Digital currency makes cocaine and heroin deliveries as easy as Domino's
Senators target narcotics-supply website and the Bitcoins used to pay for drug deliveries
- By Michael Protos
- Jun 09, 2011
Lazy junkies don't need to even leave the comforts of their home to score their next hit, and a couple of senators want to dismantle the digital currency network and website that make such transactions possible.
Sens. Joe Manchin (D-W.Va.) and Charles Schumer (D-N.Y.) sent a letter to Attorney General Eric Holder and Drug Enforcement Administration Administrator Michele Leonhart urging them to shut down Silk Road, an underground website that links anonymous drug users with anonymous drug sellers.
The only form of payment Silk Road accepts is Bitcoins, a form of digital currency that users can purchase with real money, such as U.S. dollars, according to the Wall Street Journal's Ben Rooney.
Silk Road's goods include cocaine, heroin, ecstasy and marijuana, the senators' letter states. Wired's Adrian Chen interviewed a pleased Silk Road customer who received 100 micrograms of LSD through the U.S. Postal Service after placing an order on the website. Chen writes that the LSD buyer scored the drugs for 50 Bitcoins, or about $150.
However, Rooney writes in the Wall Street Journal that a Bitcoin is worth $15, which would make that sale worth $750. Much like the exchange rate for U.S. dollars and foreign currency, the value of the Bitcoin is subject to change -- at a far more volatile rate than most currency.
Although Silk Road exacerbates law enforcement efforts to combat drugs, don't accuse the site of selling anything harmful. Chen writes that the site's terms of service state that sellers cannot push “anything who's purpose is to harm or defraud, such as stolen credit cards, assassinations, and weapons of mass destruction.” That makes sense, you know, because cocaine and heroin aren't harmful.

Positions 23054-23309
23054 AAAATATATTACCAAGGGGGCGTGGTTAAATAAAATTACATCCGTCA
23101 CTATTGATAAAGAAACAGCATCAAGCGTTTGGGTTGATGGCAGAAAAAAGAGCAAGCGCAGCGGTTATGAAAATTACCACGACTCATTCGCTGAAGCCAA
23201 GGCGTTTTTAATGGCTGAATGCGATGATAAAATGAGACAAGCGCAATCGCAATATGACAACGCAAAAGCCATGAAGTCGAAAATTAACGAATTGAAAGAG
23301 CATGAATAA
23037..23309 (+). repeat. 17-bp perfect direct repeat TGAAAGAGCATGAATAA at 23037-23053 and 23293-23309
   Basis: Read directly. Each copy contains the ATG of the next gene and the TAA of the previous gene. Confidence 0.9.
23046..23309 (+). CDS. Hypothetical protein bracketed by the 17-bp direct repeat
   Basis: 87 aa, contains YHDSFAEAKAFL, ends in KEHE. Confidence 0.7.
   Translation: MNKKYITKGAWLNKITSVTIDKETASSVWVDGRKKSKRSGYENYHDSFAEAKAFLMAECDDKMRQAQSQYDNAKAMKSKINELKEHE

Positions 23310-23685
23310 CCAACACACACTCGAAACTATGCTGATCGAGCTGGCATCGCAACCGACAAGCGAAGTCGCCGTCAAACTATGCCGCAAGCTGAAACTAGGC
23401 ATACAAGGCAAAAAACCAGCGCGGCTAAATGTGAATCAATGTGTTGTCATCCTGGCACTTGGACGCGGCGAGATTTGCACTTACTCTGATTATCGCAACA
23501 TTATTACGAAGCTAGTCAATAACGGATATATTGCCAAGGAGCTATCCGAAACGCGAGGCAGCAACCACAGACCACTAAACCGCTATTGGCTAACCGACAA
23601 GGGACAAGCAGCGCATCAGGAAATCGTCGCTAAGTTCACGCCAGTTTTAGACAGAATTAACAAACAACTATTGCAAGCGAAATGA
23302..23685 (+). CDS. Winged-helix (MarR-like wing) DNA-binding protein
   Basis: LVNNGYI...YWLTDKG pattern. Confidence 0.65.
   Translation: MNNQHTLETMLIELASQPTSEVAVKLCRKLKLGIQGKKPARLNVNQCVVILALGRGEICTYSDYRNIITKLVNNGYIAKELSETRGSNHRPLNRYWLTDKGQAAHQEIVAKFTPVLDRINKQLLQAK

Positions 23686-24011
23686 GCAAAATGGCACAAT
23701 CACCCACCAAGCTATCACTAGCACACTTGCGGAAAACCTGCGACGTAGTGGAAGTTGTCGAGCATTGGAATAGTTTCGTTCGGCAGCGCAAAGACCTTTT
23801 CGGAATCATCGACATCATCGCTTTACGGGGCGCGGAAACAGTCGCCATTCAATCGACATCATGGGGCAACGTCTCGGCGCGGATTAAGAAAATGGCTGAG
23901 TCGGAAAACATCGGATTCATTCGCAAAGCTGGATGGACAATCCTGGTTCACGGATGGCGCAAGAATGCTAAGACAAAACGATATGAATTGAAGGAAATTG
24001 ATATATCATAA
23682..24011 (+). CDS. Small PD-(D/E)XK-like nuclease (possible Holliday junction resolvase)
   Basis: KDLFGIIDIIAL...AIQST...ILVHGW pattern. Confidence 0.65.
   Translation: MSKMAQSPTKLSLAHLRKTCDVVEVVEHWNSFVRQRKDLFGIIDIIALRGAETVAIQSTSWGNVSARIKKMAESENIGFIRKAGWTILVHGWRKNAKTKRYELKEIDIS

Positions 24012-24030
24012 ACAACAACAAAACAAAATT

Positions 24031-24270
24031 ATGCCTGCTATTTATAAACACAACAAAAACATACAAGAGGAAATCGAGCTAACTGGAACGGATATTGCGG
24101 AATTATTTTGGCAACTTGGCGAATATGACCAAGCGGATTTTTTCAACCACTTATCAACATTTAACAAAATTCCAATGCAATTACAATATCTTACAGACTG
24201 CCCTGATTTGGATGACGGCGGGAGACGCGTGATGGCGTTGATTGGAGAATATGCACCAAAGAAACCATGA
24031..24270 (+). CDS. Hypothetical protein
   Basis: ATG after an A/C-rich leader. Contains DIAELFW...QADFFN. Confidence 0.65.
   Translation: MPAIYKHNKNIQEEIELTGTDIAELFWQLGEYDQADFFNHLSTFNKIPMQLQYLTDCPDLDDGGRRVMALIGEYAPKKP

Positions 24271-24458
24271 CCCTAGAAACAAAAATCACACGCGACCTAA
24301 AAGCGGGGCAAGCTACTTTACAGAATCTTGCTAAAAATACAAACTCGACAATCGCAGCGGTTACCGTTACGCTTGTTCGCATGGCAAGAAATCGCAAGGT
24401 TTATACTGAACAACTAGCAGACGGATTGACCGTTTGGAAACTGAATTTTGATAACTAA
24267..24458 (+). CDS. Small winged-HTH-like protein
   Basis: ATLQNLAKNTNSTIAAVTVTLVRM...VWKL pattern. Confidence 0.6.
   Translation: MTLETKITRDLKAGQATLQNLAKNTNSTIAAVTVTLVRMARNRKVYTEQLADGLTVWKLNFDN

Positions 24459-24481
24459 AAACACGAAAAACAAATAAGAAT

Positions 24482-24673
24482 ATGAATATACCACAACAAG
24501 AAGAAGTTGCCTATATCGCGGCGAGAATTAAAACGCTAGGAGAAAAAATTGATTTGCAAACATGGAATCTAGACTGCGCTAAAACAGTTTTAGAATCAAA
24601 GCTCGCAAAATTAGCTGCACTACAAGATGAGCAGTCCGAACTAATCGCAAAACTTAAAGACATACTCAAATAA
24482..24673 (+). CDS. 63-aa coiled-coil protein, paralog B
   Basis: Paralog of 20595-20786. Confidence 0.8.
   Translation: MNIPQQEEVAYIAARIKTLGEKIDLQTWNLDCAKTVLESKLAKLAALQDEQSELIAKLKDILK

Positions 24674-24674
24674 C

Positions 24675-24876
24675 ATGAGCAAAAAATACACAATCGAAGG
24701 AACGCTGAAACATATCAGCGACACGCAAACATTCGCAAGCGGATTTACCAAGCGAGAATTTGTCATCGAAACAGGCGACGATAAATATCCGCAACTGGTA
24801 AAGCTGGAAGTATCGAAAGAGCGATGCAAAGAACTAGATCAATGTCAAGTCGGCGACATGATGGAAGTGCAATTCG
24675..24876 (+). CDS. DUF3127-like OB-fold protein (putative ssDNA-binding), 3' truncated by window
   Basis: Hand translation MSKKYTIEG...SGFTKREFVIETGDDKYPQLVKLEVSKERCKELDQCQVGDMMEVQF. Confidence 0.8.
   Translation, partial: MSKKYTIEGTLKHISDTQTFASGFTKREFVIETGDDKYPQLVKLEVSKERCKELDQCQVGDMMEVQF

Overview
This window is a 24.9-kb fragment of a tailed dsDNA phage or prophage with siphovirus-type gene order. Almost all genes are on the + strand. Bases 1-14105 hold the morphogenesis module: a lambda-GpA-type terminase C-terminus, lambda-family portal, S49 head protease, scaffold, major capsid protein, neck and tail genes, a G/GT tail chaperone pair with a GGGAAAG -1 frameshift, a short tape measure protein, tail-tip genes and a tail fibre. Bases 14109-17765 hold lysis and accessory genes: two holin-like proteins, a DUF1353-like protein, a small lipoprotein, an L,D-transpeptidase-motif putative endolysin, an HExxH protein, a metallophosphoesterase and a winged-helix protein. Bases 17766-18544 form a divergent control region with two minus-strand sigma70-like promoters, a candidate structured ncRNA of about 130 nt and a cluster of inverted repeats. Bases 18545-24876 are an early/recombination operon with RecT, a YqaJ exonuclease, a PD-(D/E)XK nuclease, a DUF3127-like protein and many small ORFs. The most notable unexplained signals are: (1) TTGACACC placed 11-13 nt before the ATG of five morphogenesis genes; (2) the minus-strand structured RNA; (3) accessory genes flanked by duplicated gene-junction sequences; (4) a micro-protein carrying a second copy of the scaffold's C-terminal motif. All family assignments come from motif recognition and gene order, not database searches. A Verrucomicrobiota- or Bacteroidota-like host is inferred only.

The senators' letter focuses less on Bitcoins, though Manchin and Schumer might have the digital currency in mind when writing that the attorney general could “shut down such entities involved in the delivery and distribution of controlled substances.”
As Rooney writes for the Wall Street Journal, Bitcoins have a powerful cryptographic DNA that allows people to spend Bitcoins once and only once. That's a common problem with digital currency, Rooney adds. With Bitcoins, the money trail disappears into binary code, allowing users to spend the digital currency on anything they want – from donations for hacker groups to drugs from Silk Road, writes CNET's Don Reisinger.
Reisinger writes that hacker group LulzSec, via its Twitter account, has requested donations in the form of Bitcoins to continue its work. In recent weeks, the group hacked PBS and Sony.
The presence of drug trafficking on the Web is not new, but the increasing sophistication of a digital infrastructure to support legitimate and illegal activities makes the job of the Justice Department and DEA even more challenging.
Michael Protos is a web content editor with 1105 Government Information Group.